1214Saturday March 8John’s campaign had begun well. He wrote to the earl marshals in England that already 26 castles had sworn allegiance. He marched southwards meeting little resistance.
1214Thursday April 3“At Limoges, the Vicomte Guy did homage to John because, as he afterwards explained to Philip of France, “I could not resist him or await your help.” John secured his position in Aquitaine. “
1214MayFrom Poitou sent a demand back to England for scutage [tax] at three marks on the fees of those barons and knights who had neither accompanied him or sent their services. He then marched north to the Loire and made peace with the Lusignanians.
1214Tuesday June 17John entered Angers and moved west to besiege La Roche-aux-Moines.
1214Monday July 2“At the siege of La Roche-aux-Moins the barons of Poitou refused to fight a pitched battle and deserted John who precipitately fled to La Rochelle. He sent to England for reinforcements. The earl of Salisbury and Otto IV, in the Netherlands, were finally preparing to move against Philip.”
1214Sunday July 27At the battle of Bouvines the Philip defeated the allied forces comprehensively and returned to Paris in triumph as the undisputed monarch of all France.
1214Sunday September 8“Realising that this was the end of his attempt to recover the lost Continental possessions, John finally agreed a truce with Philip whose terms were arranged to last until Easter 1220.”
1214Wednesday October 15John arrived back in England and was greeted with hostility by the barons demanding the liberties of Henry I’s charter. Very few of them had paid the scutage on their fees which John had demanded in May.
1215Tuesday January 6“(Epiphany)John met the rebel Barons in London. They demanded that he should confirm the laws of Edward the Confessor and the laws and Charter of Henry I – their “ancient and accustomed liberties”. John persuaded them to allow him to defer a decision until Easter. The archbishop, eight bishops and seven leading magnates were to act as surety for the security and safe conduct of the rebel barons in the meantime. Both sides sent emissaries to the pope as “lord of England”.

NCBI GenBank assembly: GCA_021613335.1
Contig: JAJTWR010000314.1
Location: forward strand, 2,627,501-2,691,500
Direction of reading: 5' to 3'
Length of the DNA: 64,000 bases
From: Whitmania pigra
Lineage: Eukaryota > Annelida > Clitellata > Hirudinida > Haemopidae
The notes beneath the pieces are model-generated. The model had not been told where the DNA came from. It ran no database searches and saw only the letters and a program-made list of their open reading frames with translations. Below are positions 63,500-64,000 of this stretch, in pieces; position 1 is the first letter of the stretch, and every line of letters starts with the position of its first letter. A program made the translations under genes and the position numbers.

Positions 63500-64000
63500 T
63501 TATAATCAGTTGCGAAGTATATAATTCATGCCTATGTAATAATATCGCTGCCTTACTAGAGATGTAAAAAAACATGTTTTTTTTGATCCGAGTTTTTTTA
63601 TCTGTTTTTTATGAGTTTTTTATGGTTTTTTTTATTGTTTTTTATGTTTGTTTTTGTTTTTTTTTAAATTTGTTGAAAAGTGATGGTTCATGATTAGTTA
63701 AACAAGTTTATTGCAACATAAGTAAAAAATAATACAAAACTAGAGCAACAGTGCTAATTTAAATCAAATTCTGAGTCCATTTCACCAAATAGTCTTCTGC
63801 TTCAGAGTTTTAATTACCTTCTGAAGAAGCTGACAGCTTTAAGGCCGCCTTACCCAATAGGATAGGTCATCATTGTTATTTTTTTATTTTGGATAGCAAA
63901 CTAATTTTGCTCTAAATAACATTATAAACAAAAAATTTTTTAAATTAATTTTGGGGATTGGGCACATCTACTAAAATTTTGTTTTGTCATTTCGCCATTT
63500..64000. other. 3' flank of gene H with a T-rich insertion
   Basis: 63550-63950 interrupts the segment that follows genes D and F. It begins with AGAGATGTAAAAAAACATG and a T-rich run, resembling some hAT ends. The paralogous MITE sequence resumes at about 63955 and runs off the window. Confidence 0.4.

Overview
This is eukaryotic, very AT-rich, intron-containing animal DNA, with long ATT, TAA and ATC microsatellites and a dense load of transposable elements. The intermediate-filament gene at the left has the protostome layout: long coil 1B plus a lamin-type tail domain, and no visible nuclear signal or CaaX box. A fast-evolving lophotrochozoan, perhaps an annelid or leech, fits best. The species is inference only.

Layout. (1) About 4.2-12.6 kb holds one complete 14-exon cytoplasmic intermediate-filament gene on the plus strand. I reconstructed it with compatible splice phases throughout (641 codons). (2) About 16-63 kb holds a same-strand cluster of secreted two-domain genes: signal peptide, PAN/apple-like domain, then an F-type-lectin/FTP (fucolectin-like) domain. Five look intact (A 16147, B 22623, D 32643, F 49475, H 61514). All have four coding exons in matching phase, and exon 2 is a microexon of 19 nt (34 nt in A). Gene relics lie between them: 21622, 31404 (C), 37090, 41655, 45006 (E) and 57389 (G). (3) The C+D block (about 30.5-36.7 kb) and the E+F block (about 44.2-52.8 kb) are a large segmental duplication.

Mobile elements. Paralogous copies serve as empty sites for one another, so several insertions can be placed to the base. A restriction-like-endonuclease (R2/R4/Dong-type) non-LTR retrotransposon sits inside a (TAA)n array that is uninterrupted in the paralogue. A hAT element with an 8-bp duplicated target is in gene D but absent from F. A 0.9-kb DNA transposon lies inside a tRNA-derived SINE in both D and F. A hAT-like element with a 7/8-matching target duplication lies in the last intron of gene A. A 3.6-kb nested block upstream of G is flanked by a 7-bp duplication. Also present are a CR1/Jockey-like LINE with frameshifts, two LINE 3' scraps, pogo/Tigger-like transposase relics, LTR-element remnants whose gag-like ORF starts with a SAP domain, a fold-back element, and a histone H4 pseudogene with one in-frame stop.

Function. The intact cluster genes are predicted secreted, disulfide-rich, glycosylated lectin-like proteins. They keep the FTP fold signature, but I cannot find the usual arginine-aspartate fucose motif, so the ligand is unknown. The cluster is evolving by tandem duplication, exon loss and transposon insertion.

1215Wednesday March 4“(Ash Wednesday)John, in response to pressure from the pope since the truce with France, took the cross and swore to go on Crusade.”
1215Sunday March 19“The pope urged John to treat graciously with the barons and accede to their “just demands” but forbade the barons, under pain of excommunication, to make conspiracies or rebellions against the king. The archbishop and bishops were instructed to prevent any rebellion. However, the barons were already assembling under arms at Stamford.”
1215AprilThe barons moved from Stamford to Nottingham and thence to Brackley where they formally renounced their homage to the king. They returned to Nottingham and besieged it but failed to take it. They moved to Bedford at the end of the month.
1215Tuesday May 9“John stopped delaying and granted a new charter to the Citizens of London. It confirmed all their accustomed liberties and re-affirmed their right to elect a mayor every year. To the barons he suggested a committee of arbitration with the pope as “the superior”. The barons refused the offer.”